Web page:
The New Pictures, May 14, 1945

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The Clock (M.G.M.), at its best, is so good that it inspires ingratitude for not being great. Its basic story is about as simple and moving as they come. A country-bred corporal (Robert Walker) arrives in New York to spend his last two days' leave before going overseas. After one brief look at the overwhelming city he ducks back into Penn Station. There he stumbles across a girl (Judy Garland), a little Manhattan office worker as lonely as he is.

Together they spend the afternoon sightseeing, the evening strolling in a tamed glade overlooking the Hudson River. A milkman (James Gleason) gives them a lift that turns into a nightlong ride through the city; his wife (Lucile Gleason) gives them breakfast and some easygoing advice about marrying in a hurry. Almost against their will, they come to suspect, that they are in love. The suspicion becomes a desperate certainty when, still without knowing each other's last names, they get separated in a subway crush.

When they finally find each other again, there is no question about it: they are going to get married. All afternoon, working against the city's implacably ticking clocks, they fight their way through the cruel bureaucratic mazes of getting a blood test, a license, a waiver of the 72 hours' invalidity. They tear in just under the wire for a grimy little civil ceremony that is shattered to bits by the passage of elevated trains. There follows a beautiful, bleak scene in an off-hours lunchroom where a munching stranger at the next table looks on and listens in as they droop over their inedible food, trying to fight off their bewilderment, their disappointment, their misery, their freezing shyness.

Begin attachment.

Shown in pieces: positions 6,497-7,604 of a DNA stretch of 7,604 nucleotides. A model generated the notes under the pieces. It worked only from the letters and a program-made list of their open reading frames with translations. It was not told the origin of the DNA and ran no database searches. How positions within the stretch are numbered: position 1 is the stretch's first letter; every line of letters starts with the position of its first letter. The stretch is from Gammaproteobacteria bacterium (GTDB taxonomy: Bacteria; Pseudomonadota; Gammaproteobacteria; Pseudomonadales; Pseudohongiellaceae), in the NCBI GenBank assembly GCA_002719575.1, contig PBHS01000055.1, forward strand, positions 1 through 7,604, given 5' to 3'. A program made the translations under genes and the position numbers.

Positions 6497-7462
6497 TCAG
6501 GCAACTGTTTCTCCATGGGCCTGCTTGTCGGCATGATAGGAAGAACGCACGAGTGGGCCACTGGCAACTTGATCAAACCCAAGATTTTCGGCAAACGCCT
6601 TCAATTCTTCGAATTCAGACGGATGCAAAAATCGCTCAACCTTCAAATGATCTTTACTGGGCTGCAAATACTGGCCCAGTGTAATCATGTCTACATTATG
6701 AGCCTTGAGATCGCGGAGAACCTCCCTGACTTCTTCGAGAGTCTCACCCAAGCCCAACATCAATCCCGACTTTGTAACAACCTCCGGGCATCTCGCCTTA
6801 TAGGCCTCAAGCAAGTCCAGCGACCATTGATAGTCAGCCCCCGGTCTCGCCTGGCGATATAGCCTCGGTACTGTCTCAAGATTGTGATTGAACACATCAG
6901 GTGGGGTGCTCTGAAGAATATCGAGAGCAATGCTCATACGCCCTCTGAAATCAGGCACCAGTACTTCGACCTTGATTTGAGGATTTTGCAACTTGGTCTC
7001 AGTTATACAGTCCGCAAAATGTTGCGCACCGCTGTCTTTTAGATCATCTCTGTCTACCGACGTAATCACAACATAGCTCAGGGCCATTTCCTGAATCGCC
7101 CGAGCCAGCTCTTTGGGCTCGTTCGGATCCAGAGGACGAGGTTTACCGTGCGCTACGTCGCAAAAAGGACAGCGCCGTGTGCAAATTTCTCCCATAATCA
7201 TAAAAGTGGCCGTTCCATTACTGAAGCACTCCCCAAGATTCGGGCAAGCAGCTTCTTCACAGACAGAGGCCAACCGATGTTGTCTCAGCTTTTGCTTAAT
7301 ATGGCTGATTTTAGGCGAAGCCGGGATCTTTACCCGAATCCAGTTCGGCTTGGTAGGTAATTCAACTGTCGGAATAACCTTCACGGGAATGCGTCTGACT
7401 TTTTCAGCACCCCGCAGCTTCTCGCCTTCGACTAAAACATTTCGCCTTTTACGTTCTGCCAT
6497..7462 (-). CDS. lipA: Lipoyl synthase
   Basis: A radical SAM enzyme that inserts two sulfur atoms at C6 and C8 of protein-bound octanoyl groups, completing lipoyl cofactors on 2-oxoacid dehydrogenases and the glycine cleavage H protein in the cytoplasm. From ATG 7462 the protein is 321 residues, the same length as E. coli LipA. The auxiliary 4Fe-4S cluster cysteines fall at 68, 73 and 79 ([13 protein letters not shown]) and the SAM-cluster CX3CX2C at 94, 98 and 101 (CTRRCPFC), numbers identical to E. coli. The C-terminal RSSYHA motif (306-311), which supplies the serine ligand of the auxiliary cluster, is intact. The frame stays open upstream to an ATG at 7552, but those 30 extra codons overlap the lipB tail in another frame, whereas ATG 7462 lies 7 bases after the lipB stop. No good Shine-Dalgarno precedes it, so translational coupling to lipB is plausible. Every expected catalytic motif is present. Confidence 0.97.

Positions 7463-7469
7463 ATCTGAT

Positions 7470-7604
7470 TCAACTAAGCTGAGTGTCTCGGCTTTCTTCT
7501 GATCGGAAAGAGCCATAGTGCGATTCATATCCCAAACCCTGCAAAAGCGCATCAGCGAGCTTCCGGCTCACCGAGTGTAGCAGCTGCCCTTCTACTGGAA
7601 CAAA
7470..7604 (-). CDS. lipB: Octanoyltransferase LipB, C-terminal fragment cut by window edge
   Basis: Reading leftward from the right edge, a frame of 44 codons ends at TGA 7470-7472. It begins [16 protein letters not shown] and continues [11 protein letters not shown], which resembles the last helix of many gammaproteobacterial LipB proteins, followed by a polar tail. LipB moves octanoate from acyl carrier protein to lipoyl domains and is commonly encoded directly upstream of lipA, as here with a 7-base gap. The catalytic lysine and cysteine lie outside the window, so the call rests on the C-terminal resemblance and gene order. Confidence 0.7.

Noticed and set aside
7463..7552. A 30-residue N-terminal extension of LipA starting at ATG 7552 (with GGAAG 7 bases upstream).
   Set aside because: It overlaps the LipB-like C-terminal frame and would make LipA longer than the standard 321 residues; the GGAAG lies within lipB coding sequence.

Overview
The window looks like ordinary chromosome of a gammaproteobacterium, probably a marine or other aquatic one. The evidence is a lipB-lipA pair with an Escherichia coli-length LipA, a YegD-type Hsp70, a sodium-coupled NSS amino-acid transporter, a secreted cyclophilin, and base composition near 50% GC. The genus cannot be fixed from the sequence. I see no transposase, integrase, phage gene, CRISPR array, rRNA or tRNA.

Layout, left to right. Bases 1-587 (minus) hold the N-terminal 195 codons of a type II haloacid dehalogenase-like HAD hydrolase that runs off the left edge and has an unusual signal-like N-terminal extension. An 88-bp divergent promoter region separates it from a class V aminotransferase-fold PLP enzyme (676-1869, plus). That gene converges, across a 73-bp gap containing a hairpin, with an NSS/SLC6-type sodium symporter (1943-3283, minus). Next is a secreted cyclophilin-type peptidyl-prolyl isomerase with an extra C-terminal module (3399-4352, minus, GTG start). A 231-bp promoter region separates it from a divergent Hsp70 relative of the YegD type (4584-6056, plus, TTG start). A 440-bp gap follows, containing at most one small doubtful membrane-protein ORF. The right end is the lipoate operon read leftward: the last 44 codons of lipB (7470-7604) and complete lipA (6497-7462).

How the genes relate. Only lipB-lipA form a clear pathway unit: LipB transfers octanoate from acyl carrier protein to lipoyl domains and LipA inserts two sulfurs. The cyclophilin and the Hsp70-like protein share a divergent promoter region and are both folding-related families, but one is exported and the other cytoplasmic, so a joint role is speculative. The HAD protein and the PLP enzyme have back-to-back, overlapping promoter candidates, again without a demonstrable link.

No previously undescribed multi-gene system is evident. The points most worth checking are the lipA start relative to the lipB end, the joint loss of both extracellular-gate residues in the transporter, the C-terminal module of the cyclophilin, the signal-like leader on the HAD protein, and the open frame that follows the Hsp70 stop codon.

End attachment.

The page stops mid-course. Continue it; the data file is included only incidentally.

There are quite a few things wrong with this picture—some of them basic. The average lonely soldier in New York doesn't have the good luck to pick up Judy Garland, or true love, or anything remotely resembling either. But it could be justly argued that such things do occasionally happen—and ought to happen more often. Once you accept the basic premise, however, there are still drawbacks. The young lovers wouldn't be likely to spend the night so whimsically, to lose each other so casually in the subway, to find each other if they did, or to run into quite so picturesque a combination of gruffly kind metropolitan types. The trouble is more detailed than that. The pretty-enough "background music" (one of Hollywood's worst habits) reduces some of the storytelling from the sadly tender grandeur which the players and the monumental closeups earn to a sort of oversweetened, high-grade M. G. Mush.

But Director Vincente Minnelli's talents are so many-sided and generous that he turns even the most over-contrived romanticism into something memorable. He has brought the budding dramatic talents of his betrothed, Judy Garland, into unmistakable bloom. He has helped give Robert Walker an honest, touching dignity in place of the shucks-fellers cuteness he has sometimes seemed doomed to. It is Director Minnelli who gives a passage like the silent breakfast scene its radiance. He has used most of his bit players and extras and crowds and streets so well that time & again you wonder whether some swarming, multitudinously human scenes were made in the actual city, with only a few of the actors aware of concealed cameras.

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